With people looking to cut costs in a tight economy, some may be thinking about decreasing or even eliminating certain types of insurance. But while such a move may save a few dollars in the short-term, it could jeopardize your long-term financial health, experts warn.
Before decreasing your insurance coverage, “You need to understand the risk that’s involved,” says Thomas E. Hampton, commissioner for the District of Columbia Department of Insurance, Securities, and Banking. If you decide to forgo health insurance, for example, and you need an emergency appendectomy, you could be out of nearly $16,000, according to the Life and Health Insurance Foundation for Education, an Arlington, Virginia-based organization that informs consumers about insurance matters.
Instead of cutting back on coverage, consumers should ask their insurers if they’re eligible for any discounts or comparison shop to make sure they have the most affordable policy, advises Jeanne M. Salvatore, senior vice president and consumer spokesperson for the New York-based Insurance Information Institute. Even if you only plan to reduce your coverage temporarily, you can be financially wiped out if you have major fire damage to your home or total your car without enough insurance to cover the expenses associated with the catastrophic event.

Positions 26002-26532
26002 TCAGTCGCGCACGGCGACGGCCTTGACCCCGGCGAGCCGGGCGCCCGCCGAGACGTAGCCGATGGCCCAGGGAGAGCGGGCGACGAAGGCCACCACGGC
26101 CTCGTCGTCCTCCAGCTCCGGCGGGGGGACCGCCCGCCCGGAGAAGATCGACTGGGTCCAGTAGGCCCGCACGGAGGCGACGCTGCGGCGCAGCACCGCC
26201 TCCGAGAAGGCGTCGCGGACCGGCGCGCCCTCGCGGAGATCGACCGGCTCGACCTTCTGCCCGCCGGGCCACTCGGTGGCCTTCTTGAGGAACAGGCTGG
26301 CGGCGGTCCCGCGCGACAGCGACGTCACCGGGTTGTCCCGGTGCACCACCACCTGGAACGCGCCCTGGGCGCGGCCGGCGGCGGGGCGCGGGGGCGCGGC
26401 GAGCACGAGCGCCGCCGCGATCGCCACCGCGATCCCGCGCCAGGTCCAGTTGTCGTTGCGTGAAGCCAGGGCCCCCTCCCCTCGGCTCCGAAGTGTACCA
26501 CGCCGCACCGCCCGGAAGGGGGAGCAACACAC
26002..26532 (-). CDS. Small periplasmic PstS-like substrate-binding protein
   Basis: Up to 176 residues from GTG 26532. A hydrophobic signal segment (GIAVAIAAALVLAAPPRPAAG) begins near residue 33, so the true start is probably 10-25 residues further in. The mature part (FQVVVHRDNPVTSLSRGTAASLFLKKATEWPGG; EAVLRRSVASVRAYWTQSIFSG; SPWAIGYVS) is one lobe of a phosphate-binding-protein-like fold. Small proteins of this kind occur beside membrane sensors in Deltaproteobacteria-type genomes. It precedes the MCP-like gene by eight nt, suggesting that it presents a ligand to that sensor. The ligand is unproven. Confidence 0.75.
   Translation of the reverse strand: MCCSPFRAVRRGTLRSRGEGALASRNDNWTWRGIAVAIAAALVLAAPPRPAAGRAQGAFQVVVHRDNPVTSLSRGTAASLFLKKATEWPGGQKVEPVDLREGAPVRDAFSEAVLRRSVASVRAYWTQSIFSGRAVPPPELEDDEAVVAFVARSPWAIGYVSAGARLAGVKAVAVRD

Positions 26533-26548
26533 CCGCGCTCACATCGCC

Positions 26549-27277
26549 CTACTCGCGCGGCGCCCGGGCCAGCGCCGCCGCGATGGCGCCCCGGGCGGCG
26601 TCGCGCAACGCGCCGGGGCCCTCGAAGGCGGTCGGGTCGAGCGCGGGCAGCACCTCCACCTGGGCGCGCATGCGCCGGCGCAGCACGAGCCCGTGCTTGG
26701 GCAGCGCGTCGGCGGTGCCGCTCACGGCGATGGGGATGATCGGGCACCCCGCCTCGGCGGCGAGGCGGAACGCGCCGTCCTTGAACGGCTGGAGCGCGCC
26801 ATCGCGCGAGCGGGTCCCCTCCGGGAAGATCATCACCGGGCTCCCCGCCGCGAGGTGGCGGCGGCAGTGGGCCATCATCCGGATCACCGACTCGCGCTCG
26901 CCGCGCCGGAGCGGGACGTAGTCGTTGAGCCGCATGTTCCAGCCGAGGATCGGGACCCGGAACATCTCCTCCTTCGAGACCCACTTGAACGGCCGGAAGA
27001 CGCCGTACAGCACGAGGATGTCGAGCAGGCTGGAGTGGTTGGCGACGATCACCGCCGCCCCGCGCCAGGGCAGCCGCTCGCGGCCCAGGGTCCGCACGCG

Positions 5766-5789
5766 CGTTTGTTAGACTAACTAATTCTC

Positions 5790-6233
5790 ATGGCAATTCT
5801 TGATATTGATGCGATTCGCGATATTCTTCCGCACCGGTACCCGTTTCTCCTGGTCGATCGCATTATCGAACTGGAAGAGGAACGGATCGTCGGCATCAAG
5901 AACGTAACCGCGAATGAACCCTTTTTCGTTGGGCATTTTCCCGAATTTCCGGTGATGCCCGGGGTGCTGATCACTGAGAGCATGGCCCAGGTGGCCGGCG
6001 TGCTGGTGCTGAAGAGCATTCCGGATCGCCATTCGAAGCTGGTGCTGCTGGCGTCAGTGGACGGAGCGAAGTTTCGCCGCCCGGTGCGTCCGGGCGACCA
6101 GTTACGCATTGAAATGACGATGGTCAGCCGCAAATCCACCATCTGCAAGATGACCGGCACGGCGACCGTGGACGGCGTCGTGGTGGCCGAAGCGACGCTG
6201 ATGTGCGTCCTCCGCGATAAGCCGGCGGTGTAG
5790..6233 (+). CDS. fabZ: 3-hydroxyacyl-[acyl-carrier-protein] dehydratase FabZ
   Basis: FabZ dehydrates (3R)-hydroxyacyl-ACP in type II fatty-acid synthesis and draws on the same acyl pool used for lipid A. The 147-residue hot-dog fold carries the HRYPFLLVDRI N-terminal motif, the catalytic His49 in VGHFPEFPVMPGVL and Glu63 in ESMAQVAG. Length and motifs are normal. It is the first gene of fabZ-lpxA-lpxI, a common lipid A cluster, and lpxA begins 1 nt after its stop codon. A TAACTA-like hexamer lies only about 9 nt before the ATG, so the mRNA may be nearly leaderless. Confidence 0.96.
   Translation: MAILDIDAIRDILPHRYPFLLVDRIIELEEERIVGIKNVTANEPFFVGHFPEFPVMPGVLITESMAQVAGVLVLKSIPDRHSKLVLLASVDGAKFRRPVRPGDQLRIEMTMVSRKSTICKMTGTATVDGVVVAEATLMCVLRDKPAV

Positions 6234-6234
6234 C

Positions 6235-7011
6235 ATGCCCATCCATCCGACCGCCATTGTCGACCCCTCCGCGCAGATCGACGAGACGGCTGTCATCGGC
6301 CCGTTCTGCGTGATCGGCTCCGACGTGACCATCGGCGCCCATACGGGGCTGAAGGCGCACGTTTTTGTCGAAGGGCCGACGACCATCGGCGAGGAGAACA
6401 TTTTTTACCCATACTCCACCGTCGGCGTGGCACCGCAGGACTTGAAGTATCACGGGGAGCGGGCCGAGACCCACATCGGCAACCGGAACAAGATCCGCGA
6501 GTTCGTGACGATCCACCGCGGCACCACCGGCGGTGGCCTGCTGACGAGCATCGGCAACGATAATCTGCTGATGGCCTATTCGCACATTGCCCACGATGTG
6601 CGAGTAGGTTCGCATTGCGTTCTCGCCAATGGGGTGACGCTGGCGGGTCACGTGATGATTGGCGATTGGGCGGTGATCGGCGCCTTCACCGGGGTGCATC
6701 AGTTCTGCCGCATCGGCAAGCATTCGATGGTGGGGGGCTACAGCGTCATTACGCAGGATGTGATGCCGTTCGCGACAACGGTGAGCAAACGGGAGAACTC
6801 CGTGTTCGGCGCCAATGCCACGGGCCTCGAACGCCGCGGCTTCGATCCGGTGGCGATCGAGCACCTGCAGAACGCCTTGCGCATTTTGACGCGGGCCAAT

Some may even be tempted to cut certain types of supplemental insurance entirely, such as long-term care insurance, but such a move can be financially harmful not only while you’re uninsured but when you go to re-apply for the insurance later. Since certain insurance products such as life insurance and long-term care insurance cost less the younger and healthier you are, “when you go back to buy the product at a later date the premiums might be higher,” points out Hampton. Even worse, you risk being denied coverage entirely if you’re diagnosed with a major illness after canceling your policy.
Though reducing coverage isn’t a recommended strategy, there are still ways to cut down on the amount you’re paying for insurance:
Consider using one insurance provider. If your insurance policies are spread out among different providers, consider consolidating them with one insurer since insurance companies often reward you for buying multiple policies from them.
Increase your deductible. One way to lower the cost of your premiums is to pay a higher deductible on your home, car or health insurance. While that means you’ll pay more out of your pocket before the insurance company will pay out, you’ll be covered for any damages that are catastrophic. According to the III, you can save up to 25 percent on your home insurance policy by raising your deductible to $1,000. However, before raising your deductible, make sure you have enough banked to pay the deductible should you incur damage to your home or car or having a medical emergency.
Check your property’s worth. Make sure you’re not paying for more insurance than your property is worth. For example, if your car is worth less than $1,000, the III advises that you skip comprehensive